OKLAHOMA CITY - Check out a scaled down model of the new whitewater course coming to downtown OKC.
The MAPS 3 whitewater course is in the design stage.
As summer comes to an end, a lot of families are trying to fit in those last-minute trips to the pool before the weather starts to cool off.
However, city leaders say residents will soon have another option when they want to enjoy time on the water.
MAPS 3 is focused on a new downtown public park, pedestrian-friendly walkways and improvements to the Oklahoma River.
Part of that 10-year multimillion dollar project includes adding a whitewater rafting course to the Boathouse District.
Contractors have built a 1/12 sized model in Boulder, Colo. complete with rushing water and drop-offs.
Mike Todd, MAPS 3 program manager, said, "You know it wasn't too long ago when people said there was nothing to do."
However, leaders say that is a misconception that continues to change.
The multi-use facility will feature canoeing, kayaking and rafting for Olympic trainers and the general public.
The course will begin at I-35 and extend along the Oklahoma River about 1/4 of a mile long.
Officials say it will be around 35-feet-wide and will hold nearly 10 million gallons of water.
Todd said, "It uses water that is from the water supply system and not river water."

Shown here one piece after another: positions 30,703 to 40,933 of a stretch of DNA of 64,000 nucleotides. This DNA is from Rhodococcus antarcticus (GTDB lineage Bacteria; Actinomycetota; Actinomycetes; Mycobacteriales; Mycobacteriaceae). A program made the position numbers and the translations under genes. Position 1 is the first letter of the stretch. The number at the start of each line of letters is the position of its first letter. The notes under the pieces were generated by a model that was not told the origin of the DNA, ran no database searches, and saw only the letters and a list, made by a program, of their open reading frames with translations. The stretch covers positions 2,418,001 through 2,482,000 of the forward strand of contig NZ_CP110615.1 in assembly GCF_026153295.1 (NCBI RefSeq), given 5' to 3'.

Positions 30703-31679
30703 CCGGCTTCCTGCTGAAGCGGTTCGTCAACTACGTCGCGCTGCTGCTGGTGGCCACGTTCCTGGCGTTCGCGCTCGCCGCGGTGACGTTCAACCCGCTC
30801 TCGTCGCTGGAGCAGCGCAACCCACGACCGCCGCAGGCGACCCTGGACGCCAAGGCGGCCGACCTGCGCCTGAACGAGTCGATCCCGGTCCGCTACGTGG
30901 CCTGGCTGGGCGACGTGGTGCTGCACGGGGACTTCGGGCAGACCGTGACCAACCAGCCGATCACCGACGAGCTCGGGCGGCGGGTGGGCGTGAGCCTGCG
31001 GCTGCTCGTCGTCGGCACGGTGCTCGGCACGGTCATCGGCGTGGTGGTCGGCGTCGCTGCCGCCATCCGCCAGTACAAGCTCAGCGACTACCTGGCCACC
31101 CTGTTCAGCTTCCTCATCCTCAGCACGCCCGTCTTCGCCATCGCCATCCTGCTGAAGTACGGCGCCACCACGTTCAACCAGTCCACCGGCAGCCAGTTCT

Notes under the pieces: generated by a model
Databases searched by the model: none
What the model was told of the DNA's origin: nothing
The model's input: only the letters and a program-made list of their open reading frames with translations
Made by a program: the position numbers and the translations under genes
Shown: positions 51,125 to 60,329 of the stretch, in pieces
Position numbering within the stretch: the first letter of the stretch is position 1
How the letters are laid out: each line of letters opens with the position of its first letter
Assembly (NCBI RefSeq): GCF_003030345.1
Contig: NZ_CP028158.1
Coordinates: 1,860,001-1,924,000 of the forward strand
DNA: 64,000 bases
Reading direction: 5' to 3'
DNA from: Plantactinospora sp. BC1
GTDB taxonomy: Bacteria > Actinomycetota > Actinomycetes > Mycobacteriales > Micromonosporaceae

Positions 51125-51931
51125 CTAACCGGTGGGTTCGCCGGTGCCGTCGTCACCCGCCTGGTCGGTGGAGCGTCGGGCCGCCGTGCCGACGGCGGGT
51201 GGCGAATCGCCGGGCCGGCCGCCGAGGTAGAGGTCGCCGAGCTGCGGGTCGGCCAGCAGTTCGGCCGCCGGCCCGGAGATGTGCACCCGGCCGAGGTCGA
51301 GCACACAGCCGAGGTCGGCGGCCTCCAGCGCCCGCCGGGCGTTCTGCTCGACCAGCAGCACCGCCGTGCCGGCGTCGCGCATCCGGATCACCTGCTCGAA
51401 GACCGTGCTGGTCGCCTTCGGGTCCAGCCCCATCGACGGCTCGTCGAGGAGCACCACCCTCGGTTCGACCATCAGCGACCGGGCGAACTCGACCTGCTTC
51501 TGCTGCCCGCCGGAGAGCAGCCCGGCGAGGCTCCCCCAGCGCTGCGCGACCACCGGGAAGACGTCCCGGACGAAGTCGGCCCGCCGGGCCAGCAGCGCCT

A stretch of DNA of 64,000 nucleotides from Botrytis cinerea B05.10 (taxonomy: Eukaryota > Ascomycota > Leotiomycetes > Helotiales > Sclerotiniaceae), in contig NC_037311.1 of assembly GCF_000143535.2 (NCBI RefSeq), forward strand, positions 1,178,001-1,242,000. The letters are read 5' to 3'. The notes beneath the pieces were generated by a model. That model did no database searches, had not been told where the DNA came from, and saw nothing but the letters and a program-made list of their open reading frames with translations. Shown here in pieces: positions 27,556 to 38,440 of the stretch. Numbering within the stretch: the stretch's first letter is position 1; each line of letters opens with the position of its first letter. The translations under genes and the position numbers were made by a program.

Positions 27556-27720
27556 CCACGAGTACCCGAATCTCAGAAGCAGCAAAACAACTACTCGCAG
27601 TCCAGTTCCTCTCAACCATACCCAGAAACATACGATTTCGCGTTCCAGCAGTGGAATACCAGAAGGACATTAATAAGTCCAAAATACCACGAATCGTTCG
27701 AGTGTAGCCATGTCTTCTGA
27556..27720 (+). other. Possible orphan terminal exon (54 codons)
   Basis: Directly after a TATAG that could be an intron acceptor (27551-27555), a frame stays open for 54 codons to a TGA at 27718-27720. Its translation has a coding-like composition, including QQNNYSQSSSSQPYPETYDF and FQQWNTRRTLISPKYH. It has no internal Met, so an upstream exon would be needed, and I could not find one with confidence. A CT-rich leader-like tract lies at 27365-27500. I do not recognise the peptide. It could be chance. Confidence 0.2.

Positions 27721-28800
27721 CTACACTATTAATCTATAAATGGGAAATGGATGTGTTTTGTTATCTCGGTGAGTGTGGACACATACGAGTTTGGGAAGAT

The course will not integrate with the river, but will run parallel to it.
David, Knopp, with the Boathouse District, said, "There's nowhere else in this country that packs so much adventure into a downtown area."
The Boathouse District already hosts flat water national competitions for sprint kayaking and canoeing.
This new course is expected to bring worldwide attention to Oklahoma City.
Knopp said, "We're going to be a true international hub for training and competitions. We might even see things leading into the Rio Olympics that bring athletes here to train and compete."
A new thrilling activity for residents and tourists that will ultimately improve the outdoor culture in the city.
The course will also be used for water rescue training.
The $35 million whitewater rafting course will break ground in 2014 with hopes of being up and running by spring of 2015.